Resources for Commemorating Selma Sunday 2015
1965. Marion, Alabama. Civil Rights protester Jimmie Lee Jackson is shot and fatally wounded by Alabama State Trooper James Bonard Fowler. This event inspired the Selma-to-Montgomery March across the Edmund Pettus Bridge.
Today, the struggle for voting rights is needed more than ever. Opposition to police brutality is in full swing through rallies, vigils, and die-ins. The discussion of how black lives matter is a fight for justice for all that continues every day.
2015. Selma, Alabama. On March 8, Unitarian Universalists will join the people of Selma on the Edmund Pettus Bridge to commemorate of the 50th anniversary of the bridge crossing in 1965.
Those who will not be in Selma have an important opportunity to join the movement by celebrating Selma Sunday in their communities. Here are some resources to help. To learn more, contact staff in the Unitarian Universalist Assocation's (UUA’s) Multicultural Growth & Witness staff group by emailing multicultural [at] uua [dot] org.
Articles, Books, and Films
- "Selma: The Witness," a first person account by Rev. Richard J. Norsworthy, a UU minister, of answering Dr. King's call to Selma in 1965, as published in the Unitarian Universalist (UU) journal the liberal context
- Selma Awakening (includes a free downloadable compaion guide)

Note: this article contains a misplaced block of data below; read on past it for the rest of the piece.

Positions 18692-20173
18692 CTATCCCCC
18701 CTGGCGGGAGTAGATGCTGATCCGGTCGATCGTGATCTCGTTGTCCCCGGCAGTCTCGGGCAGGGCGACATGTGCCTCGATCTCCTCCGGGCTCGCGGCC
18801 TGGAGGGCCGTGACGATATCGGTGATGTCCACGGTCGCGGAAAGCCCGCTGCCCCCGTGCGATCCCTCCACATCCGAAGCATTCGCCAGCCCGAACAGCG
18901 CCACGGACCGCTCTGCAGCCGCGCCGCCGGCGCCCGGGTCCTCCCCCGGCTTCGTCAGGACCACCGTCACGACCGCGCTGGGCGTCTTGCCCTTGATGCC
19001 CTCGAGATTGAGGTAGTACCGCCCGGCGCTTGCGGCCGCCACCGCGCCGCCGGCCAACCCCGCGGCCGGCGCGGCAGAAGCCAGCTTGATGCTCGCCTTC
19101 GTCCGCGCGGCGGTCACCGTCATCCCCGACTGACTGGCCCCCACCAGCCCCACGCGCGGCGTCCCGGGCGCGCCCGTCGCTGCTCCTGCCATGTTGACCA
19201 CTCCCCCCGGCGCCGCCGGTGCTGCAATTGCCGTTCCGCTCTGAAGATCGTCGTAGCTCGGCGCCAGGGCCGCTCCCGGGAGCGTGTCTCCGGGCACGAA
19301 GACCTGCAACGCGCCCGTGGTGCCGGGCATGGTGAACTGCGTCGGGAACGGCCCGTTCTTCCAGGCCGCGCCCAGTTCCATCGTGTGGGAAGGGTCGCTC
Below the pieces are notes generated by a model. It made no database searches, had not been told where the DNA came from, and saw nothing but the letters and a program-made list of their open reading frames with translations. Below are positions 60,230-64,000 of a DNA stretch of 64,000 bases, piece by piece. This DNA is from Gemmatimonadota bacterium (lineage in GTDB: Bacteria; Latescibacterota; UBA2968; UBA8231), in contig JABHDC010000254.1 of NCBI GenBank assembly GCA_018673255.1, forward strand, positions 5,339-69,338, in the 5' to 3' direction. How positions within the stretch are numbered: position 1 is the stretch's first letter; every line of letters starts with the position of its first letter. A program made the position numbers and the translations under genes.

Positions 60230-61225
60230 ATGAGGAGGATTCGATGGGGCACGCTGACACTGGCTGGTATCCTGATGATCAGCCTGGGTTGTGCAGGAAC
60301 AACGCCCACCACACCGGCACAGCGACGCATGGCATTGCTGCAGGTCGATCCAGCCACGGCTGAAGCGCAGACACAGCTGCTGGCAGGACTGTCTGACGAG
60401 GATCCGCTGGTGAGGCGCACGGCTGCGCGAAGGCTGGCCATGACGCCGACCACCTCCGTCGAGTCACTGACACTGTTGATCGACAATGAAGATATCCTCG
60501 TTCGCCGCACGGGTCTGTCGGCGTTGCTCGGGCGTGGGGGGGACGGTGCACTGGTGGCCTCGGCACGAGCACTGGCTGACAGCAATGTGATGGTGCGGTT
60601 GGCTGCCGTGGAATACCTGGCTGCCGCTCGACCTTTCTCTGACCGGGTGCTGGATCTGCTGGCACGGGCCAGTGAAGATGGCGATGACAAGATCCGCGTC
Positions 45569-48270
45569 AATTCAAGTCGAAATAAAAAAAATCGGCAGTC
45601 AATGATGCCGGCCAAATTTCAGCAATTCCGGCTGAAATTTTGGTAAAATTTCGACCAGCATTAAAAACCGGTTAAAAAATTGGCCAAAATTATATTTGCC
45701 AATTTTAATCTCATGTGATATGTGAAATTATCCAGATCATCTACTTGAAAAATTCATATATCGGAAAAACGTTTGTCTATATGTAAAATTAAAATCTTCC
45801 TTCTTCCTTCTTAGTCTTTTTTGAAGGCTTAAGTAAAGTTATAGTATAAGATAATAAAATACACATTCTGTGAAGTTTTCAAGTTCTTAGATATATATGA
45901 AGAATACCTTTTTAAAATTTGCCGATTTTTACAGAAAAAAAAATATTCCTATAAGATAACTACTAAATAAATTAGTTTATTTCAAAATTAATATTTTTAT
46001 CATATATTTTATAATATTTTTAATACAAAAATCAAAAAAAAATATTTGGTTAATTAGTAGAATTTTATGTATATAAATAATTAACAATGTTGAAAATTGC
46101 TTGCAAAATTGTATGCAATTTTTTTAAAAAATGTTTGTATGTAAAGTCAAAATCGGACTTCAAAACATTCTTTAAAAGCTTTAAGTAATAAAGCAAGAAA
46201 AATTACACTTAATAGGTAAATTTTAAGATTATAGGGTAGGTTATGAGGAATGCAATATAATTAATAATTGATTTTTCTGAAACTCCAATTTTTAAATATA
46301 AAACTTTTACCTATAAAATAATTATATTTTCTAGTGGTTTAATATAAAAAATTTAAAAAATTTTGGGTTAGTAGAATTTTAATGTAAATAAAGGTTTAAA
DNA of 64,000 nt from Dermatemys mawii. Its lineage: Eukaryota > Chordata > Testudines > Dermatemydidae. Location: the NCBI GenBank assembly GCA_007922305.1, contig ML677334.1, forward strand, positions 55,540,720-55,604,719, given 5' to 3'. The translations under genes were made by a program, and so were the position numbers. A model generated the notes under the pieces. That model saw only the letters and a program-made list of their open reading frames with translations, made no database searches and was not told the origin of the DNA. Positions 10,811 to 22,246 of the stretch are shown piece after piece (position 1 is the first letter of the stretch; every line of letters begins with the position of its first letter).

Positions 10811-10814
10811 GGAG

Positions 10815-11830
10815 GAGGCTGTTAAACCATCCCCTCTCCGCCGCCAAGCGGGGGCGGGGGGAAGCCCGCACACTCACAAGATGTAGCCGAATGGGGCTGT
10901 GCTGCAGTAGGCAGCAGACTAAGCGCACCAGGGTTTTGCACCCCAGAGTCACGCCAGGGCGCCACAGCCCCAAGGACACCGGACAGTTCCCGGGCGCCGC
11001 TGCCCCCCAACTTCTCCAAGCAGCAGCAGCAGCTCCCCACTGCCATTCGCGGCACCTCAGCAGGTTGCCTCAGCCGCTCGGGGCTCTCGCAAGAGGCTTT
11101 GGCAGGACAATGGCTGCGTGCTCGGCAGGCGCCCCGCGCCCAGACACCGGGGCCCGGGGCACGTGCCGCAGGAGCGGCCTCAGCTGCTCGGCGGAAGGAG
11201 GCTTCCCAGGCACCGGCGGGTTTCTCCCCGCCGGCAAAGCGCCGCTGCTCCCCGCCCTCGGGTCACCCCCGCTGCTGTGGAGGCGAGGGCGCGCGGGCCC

- Southern Witness
- Call to Selma
- The Radical King
- Voices from the Margins
- The New Jim Crow (UUA 2012-2013 Common Read)
- Papers submitted to the Ohio River Ministers Group for their 2014 program on race
- Suggested reading and suggested films from the Living Legacy Project
- Selma, the national motion picture
- Selma Sunday suggested worship resources and sample order of service
- #BlackLivesMatter collection from the UUA Worship Web
- Ferguson Worship Collection (PDF, 18 pages) from the Ohio River Ministers Group
For Teaching and Religious Education
- Religious education materials (PDF) from the Ferguson Response Team
- Workshop 11: Civil Rights from "Resistance and Transformation," A UUA Tapestry of Faith program
- Families Pages, from UU World Spring 2015: When We Get Our Freedom (PDF, 4 pages)
Help for Talking about Ferguson
- How teachers can talk to students about Ferguson from pbs.org
- Resources for Addressing Ferguson in the Classroom from Education Week
- Following Ferguson: Teaching the Crisis in the Classroom from ColorLines
- More Resources for Teaching About #Ferguson from Notes from an Aspiring Humanitarian by Relando Thompkins
For Action and Advocacy
- Ending the "New Jim Crow"
- Defending Voting Rights
- Standing on the Side of Love with Ferguson—Black Lives Matter